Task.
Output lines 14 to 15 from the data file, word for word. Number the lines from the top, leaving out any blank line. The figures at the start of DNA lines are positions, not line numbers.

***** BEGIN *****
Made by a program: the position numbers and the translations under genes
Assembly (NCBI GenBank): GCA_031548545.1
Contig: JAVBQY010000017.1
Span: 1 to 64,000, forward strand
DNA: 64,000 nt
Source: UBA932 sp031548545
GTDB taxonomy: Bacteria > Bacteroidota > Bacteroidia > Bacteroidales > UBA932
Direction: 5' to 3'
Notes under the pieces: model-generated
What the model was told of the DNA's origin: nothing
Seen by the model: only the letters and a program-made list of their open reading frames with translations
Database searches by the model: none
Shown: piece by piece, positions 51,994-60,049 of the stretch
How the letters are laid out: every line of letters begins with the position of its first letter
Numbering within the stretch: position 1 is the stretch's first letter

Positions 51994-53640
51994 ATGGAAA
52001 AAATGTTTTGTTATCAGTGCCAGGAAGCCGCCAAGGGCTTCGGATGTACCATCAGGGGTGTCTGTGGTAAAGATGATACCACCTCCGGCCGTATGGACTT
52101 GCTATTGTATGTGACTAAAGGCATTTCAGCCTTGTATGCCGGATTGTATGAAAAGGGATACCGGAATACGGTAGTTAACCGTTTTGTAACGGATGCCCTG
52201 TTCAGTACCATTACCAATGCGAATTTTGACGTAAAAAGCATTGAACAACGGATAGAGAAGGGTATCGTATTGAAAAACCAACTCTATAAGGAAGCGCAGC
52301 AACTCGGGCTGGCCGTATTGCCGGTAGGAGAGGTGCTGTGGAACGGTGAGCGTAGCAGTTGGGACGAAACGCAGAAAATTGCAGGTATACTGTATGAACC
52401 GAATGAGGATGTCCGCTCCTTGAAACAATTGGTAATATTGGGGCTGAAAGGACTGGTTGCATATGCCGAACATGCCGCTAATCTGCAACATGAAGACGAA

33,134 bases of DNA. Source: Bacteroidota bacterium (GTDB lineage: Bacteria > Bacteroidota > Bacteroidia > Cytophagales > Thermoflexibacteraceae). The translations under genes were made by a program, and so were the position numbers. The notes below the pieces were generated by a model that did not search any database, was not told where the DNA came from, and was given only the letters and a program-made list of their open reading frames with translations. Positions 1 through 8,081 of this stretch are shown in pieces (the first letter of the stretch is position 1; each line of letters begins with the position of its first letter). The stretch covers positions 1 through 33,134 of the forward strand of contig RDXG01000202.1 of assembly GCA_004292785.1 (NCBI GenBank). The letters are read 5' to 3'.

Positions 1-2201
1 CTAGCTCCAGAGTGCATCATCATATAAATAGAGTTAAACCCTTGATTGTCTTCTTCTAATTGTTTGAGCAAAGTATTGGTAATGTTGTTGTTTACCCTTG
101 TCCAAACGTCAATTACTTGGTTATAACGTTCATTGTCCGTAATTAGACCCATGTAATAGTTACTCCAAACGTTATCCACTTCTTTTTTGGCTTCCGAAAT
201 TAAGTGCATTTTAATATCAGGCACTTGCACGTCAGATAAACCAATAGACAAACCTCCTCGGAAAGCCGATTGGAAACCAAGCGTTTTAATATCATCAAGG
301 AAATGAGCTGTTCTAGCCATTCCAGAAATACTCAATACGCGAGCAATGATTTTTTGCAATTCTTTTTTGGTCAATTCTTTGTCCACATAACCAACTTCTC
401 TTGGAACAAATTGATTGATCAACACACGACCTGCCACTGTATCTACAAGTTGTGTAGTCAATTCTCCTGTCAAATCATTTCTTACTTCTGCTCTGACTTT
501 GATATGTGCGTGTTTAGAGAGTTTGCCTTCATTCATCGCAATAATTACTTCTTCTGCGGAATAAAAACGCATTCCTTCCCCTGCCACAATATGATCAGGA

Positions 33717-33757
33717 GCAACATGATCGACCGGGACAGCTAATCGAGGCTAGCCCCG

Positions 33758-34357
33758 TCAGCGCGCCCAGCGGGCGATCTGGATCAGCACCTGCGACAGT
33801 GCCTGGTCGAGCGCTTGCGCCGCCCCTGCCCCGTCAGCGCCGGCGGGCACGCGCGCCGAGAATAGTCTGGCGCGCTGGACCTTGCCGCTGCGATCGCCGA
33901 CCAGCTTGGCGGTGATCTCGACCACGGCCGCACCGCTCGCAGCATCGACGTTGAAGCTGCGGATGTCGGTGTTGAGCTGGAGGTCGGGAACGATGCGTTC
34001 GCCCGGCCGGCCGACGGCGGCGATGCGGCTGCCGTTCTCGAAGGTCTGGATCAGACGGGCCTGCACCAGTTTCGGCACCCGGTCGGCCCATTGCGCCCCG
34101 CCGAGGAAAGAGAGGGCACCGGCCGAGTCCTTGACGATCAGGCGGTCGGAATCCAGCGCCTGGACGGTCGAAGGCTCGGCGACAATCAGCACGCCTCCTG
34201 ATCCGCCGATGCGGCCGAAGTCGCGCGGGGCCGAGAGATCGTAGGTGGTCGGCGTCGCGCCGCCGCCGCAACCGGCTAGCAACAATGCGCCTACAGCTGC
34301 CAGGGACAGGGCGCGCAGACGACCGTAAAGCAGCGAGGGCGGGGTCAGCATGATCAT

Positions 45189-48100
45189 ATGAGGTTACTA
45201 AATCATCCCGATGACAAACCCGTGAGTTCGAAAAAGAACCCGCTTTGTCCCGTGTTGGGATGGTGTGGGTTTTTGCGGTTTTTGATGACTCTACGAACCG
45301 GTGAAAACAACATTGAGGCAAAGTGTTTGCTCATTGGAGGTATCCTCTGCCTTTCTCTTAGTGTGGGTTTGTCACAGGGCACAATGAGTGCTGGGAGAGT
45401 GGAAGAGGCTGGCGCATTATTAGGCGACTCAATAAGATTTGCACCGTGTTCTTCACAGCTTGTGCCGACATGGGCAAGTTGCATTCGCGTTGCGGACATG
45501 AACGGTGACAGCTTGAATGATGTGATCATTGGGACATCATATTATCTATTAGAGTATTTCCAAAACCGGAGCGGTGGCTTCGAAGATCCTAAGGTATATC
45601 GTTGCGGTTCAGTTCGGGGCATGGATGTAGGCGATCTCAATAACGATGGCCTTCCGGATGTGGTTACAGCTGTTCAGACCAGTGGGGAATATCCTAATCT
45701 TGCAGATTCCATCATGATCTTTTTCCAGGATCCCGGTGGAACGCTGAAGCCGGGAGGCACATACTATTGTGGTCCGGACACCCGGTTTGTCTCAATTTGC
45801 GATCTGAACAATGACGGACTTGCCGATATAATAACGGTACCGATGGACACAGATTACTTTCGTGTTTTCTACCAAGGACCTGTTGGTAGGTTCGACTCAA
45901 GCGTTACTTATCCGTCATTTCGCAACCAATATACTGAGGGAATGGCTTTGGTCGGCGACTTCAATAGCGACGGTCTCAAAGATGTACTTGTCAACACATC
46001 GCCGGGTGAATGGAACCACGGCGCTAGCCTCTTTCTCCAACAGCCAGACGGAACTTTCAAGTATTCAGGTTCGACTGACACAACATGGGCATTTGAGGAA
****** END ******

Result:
How the letters are laid out: every line of letters begins with the position of its first letter
Numbering within the stretch: position 1 is the stretch's first letter